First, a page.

We heard in our first reading today Peter’s explanation of the healing of a man born lame, who used to beg at the gates of the temple. From the Acts of the Apostles, we know that this occurred not long after Pentecost. Peter and John were on their way to pray at the temple. The lame man had called out to them, begging for a gift of charity. Neither of them had any money to give, but Peter instinctively offered the man the one gift he did have: in the name of Jesus Christ and his resurrection, Peter gave the man the gift of healing and the ability to walk.

In Christ’s name, and by his death and resurrection, Peter did what Jesus had done. He had first preached the word of Jesus, and now he healed by the power of his name. It was true what Jesus had said to his disciples before his death: in my name, you will say what I said and do what I did.

We pick up the story at the point when Peter and John had been subsequently arrested by the temple authorities for preaching in the name of Jesus of the resurrection from the dead. As we heard today, Peter defended himself by saying, ‘If you are questioning us today about an act of kindness to a cripple, and asking us how he was healed, … it was by the name of Jesus Christ the Nazarene.’

It’s really valuable for us to appreciate what Peter considered he was doing in that healing. Firstly, he was doing something in Jesus’ name, and not his own, because this was the only power by which the lame man could be healed: ‘[his] is the only [name] by which we can be saved.’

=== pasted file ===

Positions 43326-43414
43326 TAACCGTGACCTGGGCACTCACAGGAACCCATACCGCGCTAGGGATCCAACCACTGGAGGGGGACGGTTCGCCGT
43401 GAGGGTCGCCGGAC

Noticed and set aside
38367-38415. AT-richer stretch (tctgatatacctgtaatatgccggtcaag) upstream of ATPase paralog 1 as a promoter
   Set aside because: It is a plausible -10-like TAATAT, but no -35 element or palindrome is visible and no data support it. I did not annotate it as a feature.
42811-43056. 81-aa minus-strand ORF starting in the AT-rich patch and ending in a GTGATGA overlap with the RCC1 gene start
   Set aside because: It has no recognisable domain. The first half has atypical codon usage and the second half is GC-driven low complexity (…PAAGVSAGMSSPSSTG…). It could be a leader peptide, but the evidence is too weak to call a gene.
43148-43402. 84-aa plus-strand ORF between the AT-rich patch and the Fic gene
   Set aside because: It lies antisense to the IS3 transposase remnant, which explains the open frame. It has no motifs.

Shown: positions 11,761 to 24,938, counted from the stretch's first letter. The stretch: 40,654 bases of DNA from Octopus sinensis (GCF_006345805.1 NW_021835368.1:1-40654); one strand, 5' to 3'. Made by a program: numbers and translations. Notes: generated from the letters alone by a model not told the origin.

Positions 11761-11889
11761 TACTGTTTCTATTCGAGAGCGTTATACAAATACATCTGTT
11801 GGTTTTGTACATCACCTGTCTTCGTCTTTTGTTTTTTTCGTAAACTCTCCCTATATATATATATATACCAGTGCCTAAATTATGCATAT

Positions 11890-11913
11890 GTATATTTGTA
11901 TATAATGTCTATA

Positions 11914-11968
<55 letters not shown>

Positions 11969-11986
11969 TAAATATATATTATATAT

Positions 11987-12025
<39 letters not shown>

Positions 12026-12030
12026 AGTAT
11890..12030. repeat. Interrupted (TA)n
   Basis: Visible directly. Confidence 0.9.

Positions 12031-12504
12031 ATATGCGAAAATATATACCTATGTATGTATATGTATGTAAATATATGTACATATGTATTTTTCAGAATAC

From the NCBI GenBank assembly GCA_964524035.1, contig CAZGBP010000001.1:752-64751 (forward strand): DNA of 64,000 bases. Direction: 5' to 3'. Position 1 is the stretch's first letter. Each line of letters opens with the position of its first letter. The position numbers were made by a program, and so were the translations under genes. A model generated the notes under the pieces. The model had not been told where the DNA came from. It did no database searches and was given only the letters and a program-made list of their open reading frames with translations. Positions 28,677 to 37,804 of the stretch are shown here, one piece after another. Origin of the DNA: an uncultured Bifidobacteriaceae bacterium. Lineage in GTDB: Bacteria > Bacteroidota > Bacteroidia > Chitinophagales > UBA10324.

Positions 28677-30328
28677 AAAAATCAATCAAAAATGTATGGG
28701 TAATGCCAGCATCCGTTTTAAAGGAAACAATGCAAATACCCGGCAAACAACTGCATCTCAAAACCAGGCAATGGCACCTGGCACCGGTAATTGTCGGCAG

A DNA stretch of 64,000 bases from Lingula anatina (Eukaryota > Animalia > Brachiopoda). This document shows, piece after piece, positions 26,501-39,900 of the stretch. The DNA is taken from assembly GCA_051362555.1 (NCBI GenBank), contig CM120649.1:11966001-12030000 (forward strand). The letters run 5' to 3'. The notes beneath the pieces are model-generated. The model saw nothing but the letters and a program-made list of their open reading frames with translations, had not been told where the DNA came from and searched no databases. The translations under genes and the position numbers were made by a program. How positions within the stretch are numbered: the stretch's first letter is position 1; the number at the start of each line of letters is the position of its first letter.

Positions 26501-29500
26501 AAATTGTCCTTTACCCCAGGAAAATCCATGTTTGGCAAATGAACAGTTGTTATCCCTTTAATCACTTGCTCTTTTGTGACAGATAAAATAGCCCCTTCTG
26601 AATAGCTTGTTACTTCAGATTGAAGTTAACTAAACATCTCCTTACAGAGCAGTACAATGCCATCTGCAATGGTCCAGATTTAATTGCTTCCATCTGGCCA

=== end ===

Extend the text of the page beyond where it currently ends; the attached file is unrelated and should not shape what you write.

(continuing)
Secondly, and equally importantly, Peter understood what he was doing to be an act of kindness—not a miracle, not some impressive deed of superpower, but a simple act of kindness.

Peter wasn’t claiming something for himself or demonstrating some special gift he had received. He had simply given, with a humble word, what would bring life to someone in need. Peter had nothing else at his disposal to give, but he had all that was needed. Here is where the true power of the name of Jesus would be found, by doing that which was an act of love for someone in need.

In this sense, what Peter did in the name of Jesus was quite unspectacular yet powerful in an unexpected way. To do something in the name of Jesus, believing in his death and resurrection, is not to expect the miraculous but to trust in a name that brings life. This is the gift of all who are the children of God. As St John said, this is the sign of the love that God has lavished on us, that ‘we are already the children of God’, and that ‘we shall be like him’.

The key words that come with the name of Christ, by which we might live, and by which we give life, are not complicated: kindness and forgiveness; closeness and mercy; hope and healing. These are the words by which Jesus lived, and by which he gave his life to us. This is salvation in his name. They are not just the words of Jesus but the words given to us by Jesus. They are words by which we may live, and give our lives. In his name, and by his words, we are saved.

Banner image: Battista Franco Veneziano (1510–1561), after Raffaello Sanzio, St Peter and St John healing a lame man at the gate of the temple, etching and engraving, Metropolitan Museum of Art, New York.